Plan C? I confided in my advisor, a mere two weeks before defending my dissertation. This woman is a hardass (in the best way), she’s powerful, I look up to her, her husband followed her for a career! I didn’t think she would understand, and if she did, I knew she would judge me for it. But I should learn to trust in others. She was surprisingly nonplussed by the whole thing and was excited to encourage me to pursue opportunities on the moon. As what everyone seemed to understand except me was that the truly foolish move would be not to, at the very least, try. Through the grace of God, and the schmoozing of her superior (and hopefully a good resume from me?) I found myself with two interviews, and eventually one great job offer, on the moon.

The Moon is Actually Just Canada. The big lesson here for me, I suppose, was that by letting my ego and pride masquerade as feminism and independence I only caused myself heartache. I was too proud to make room for my husband’s opportunity and could only see it as destroying mine. I was too proud to be happy for him, too proud to realize it could be good for me too. I was way too proud to think others would understand that life is full of Plan Bs and Cs. I was too f*cking proud to be a good teammate and a good partner. Recognizing this was important, but it hasn’t changed me. I am a natural leader, and this newfound role of follower has required much time to take root. I am still very mindful of my perception by others and stubbornly refuse to enter on a spousal work permit, instead opting for my own employer-sponsored work permit. The distinction that although his opportunity prompted this move, I am building my career too, is an important one to me. I can finally say, with no snark or resentment, that I am proud of my husband excelling in a very difficult and competitive field, and I am excited for both of us to be making this move, together.

Photo by: Emily Takes Photos

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  • Amy March

    I’m not sure why the cringing at the first reaction- it’d be mine too! 24 hours before your thesis seems like a reasonable period to maintain a cone of silence over potentially upsetting news. And I think it’s fair enough that his job offer rocked your world. I think too often we pressure ourselves to have the perfect reaction to life and to have it right away. But I think a big part of feeling secure in my relationships is being able to go to the omg-how-could-you-do-this-to-me place out loud, and have my partner be confident enough in me that he knows I’ll work through it to more of a we-are-doing-something-different-and-exciting place.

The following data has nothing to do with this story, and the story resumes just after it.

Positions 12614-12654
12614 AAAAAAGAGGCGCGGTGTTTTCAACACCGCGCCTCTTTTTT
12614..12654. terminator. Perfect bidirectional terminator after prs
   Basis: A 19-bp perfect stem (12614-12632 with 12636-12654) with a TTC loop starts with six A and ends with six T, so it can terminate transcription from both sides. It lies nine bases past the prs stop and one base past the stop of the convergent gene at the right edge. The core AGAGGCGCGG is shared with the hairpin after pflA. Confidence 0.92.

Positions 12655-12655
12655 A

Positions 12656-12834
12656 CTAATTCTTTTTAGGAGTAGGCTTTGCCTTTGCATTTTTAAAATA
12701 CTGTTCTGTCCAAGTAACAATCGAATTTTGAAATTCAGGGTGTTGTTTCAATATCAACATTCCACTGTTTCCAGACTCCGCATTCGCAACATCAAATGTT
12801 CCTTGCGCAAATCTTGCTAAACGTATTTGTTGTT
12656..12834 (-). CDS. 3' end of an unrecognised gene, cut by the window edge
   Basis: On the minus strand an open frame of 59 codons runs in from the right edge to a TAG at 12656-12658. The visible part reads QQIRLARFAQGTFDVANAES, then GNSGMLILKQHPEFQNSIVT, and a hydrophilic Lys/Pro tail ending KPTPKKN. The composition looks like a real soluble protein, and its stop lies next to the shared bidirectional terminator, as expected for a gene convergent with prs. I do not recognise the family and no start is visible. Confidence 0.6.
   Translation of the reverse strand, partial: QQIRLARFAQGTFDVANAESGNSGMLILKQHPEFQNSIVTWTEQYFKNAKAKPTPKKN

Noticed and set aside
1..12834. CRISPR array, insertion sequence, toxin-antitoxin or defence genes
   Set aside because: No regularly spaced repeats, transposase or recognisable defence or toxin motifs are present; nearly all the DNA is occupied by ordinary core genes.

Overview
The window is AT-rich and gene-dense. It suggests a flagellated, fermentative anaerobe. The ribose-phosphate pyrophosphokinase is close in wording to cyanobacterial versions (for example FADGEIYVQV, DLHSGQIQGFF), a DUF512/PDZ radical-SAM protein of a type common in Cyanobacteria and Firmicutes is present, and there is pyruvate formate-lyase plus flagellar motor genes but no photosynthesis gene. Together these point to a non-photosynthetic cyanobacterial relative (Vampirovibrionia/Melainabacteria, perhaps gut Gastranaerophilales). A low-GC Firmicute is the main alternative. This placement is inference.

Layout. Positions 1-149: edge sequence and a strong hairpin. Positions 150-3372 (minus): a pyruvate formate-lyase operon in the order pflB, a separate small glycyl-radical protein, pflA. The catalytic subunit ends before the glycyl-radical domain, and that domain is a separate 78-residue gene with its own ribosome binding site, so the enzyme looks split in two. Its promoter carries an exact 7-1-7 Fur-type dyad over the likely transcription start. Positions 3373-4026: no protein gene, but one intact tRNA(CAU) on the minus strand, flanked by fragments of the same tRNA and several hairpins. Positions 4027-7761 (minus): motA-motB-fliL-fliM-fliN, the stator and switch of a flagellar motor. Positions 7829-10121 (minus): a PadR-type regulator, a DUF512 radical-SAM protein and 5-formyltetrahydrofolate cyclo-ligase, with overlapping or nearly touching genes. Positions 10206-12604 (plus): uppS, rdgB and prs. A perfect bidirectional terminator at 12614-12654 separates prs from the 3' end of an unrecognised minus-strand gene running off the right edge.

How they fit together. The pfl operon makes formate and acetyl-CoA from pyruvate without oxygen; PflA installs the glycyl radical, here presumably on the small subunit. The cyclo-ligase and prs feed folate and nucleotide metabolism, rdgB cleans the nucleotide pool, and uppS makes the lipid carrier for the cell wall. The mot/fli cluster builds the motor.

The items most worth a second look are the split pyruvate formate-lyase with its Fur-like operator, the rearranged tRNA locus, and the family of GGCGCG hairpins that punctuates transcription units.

• The timing of the news seems a little jarring, but reading this it doesn’t seem like the author’s reaction was all about the timing. And given that the job offer was impromptu and didn’t fit in with the plans that had been made to support both parties in the future I get why it rocked the boat. Coming to a place of being ok with a sudden, unexpected and life altering change of plans can be hard. Really hard.

      • KB

        I would (metaphorically) end my fiance if he chose to tell me something that life changing before my thesis was due. That said, I could TOTALLY see him doing this and being like “Oh, crap, probably shouldn’t have told you at this very moment…”

        • Tess

          My fiance PROPOSED 3 days before my thesis was due. Seriously. WHILE I was proof-reading a draft of the thesis.

          In fact, the proposal is written on the back of the draft. So now not only did I have to go back to concentrating on work, I also have a red pen covered piece of paper which I can never throw out!

    • meg

      Oh, totally. That said, I do get looking back on your reaction to a poorly timed but very important announcement from your partner and thinking both, “I am a jackass,” and “Never time an announcement that way again if you value your life.”

      • Like the, “hey guess what just got fired,” call that I got less than 48 hours before the wedding. That was a fun time. (NOT.)

        I like to reference that moment as, “remember that time you called me with terrible news and I didn’t try to murder you? That was good of me, wasn’t it?”

        I am a jackass.

        • meg

          No. You’re hilarious.

  • Anne

    I’ve just read yesterday’s and today’s posts back-to-back and both are quite thought-provoking. Over the past 5 years, I’ve juggled all of the options above, navigating Plan C, attempting Plan A, currently living Plan B. Yes, there are ways that my marriage has made exciting career options possible for both of us. We push each other to follow through on dreams and support each other through challenges. We both would say that we have gotten further together than we ever would have apart. But balancing who is working on what dream at any given time, thinking through temporary options versus permanent ones, and creating structures to nurture our relationship throughout….it is a very difficult dance.